Frankly, I thought we were working better since the meeting we had last week.  We actually met with an adminstrator as an objective mediator and I believed that we had worked out our problems.  Apparently, I was mistaken.  I believe that the aide became offended when I asked him to stop giving answers to the students.  For some reason, he became incredibly offended by that and stormed off.  It’s all very ridiculous, really.  However, I stand by my request.  I normally don’t give my students the answers to problems.  Instead, I teach them how they can get to the answers on their own.  It’s like the story about the man and the fish:  You give a man a fish, you feed him for a day.  You teach a man to fish, and you feed him for a lifetime.  What really annoyed me about the aide is that there are two distinct instances when he gave students the wrong answers.  One time I tried to cover up for him because I didn’t want him to look foolish in front of the students.  The second time, he felt the need to tell a student that she had chosen the wrong answer on a QUIZ.  As a student with specific accomodations, this is a student who isn’t particularly confident in her abilities so she, understandably, became flustered.  She changed her answers and ended up getting two wrong (the second one was connected to the first one so if the first one was wrong, then the second one was, as well).  When she got the quiz back, she was a bit upset because she had been right the first time but she changed it because of what he had said.  I looked over her quiz and it was apparent that she was telling the truth.  First of all, I don’t understand why he was walking around and telling the students what was wrong and what was right on a QUIZ.  Secondly, it was a simple vocabulary quiz.  An aide in an English class ought to have some basic knowledge of vocabulary.  If you don’t, you don’t go around telling students to change their answers.

The good thing about all of this is that I’m getting a new aide in the classroom and I’ve heard that the new one is quite good.  I do feel bad for whoever gets stuck with my old one.  However, I am worried about how this is going to reflect on me.  I know this is purely selfish, but I feel as if I’m gaining a pretty bad reputation as someone who has trouble with her students and colleagues.  While I do feel perfectly justified in this matter, what matters is how my supervisors perceive it.  I don’t want to be called in at the end of the year and told to look for another position for the following year.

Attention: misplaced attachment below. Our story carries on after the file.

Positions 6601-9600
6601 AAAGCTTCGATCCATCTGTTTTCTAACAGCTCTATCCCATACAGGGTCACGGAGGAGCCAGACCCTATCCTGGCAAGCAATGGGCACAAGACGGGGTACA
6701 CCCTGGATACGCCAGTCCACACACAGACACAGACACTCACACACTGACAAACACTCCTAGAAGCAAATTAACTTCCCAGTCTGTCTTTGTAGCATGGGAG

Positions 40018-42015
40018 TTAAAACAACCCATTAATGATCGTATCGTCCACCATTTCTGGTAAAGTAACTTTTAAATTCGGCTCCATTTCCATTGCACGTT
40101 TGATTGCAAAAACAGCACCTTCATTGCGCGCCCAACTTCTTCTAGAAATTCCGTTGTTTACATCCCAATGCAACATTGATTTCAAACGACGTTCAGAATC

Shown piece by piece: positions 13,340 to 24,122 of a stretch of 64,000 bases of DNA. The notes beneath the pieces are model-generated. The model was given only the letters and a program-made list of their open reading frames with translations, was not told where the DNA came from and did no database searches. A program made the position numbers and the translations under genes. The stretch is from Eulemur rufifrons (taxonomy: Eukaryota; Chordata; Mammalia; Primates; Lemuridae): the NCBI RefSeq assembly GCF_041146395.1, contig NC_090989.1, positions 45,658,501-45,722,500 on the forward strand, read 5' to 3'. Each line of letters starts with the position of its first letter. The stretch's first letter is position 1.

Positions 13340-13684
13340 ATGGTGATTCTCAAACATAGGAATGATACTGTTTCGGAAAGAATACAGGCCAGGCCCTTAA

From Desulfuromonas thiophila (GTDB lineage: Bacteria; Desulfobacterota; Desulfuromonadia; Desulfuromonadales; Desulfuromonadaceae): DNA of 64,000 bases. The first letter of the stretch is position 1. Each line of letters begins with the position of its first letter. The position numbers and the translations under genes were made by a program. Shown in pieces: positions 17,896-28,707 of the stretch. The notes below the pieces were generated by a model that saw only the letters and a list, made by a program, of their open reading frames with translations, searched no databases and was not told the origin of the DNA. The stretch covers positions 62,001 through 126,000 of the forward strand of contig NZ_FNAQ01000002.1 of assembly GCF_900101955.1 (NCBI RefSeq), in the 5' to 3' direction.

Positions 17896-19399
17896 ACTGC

Observation
September 15, 2007, 3:07 pm
Filed under: Daily Life, Reflection

I had a pretty demoralizing debriefing after being observed by my supervisor.  In short, I was asked if I enjoyed being a teacher or if I liked my students.  When I heard those questions, I was taken aback.  I didn’t think I hated the kids, but something in my demeanor must have made it seem like it.  Quite frankly, I was a bit upset.  When my supervisor observed me, I thought I was doing a pretty good job and that the lesson was rather entertaining.  However, I was told that I jumped from a really high-level of thought, to a very low-level activity.  Upon reflection, I can see that she is correct.  This doesn’t mean that I feel better about myself.  I’m not particularly upset about the fact that my lesson was criticized.  After all, I’m pretty new at teaching.  I am, however, rather agitated at the thought that I look as if I don’t want to be in my classroom with my students.  I won’t lie.  Even if I dislike the students, I can’t show it.  Despite everything, I need to be encouraging and kind.  But, and you knew there was a but, it’s SO HARD.  Even when I come in with good expectations, these students destroy them with their behavior.  I remember being told to always be positive or think optimistically, “This day, this class will do well,” but I’m not an optimist by nature.  It’s only September.  There’s no way I can survive the rest of the school year if I can’t think of some way to get around these kids.  Unfortunately, this is a team-taught class so there’s another teacher in the class with me.  While this is usually a pretty good thing, the other teacher (OT) has taken a strict disciplinarian (authoritarian, rather than authoritative) route with the kids.  Because of the kids’ horrible behavior at the very beginning of school, I initally didn’t mind, but now, I wonder if the OT isn’t being too persnickety about some of the things that are being punished.  Because we’re both teachers, I know the students can’t help but group us together as one unit, but I’m a bit worried that this is actually hindering us from building relationships with one another.  By relationships, I don’t mean friendships, but some sort of a connection which causes the students to want to succeed, if only for my sake and goodwill.  I must admit, this whole situation is very worrisome.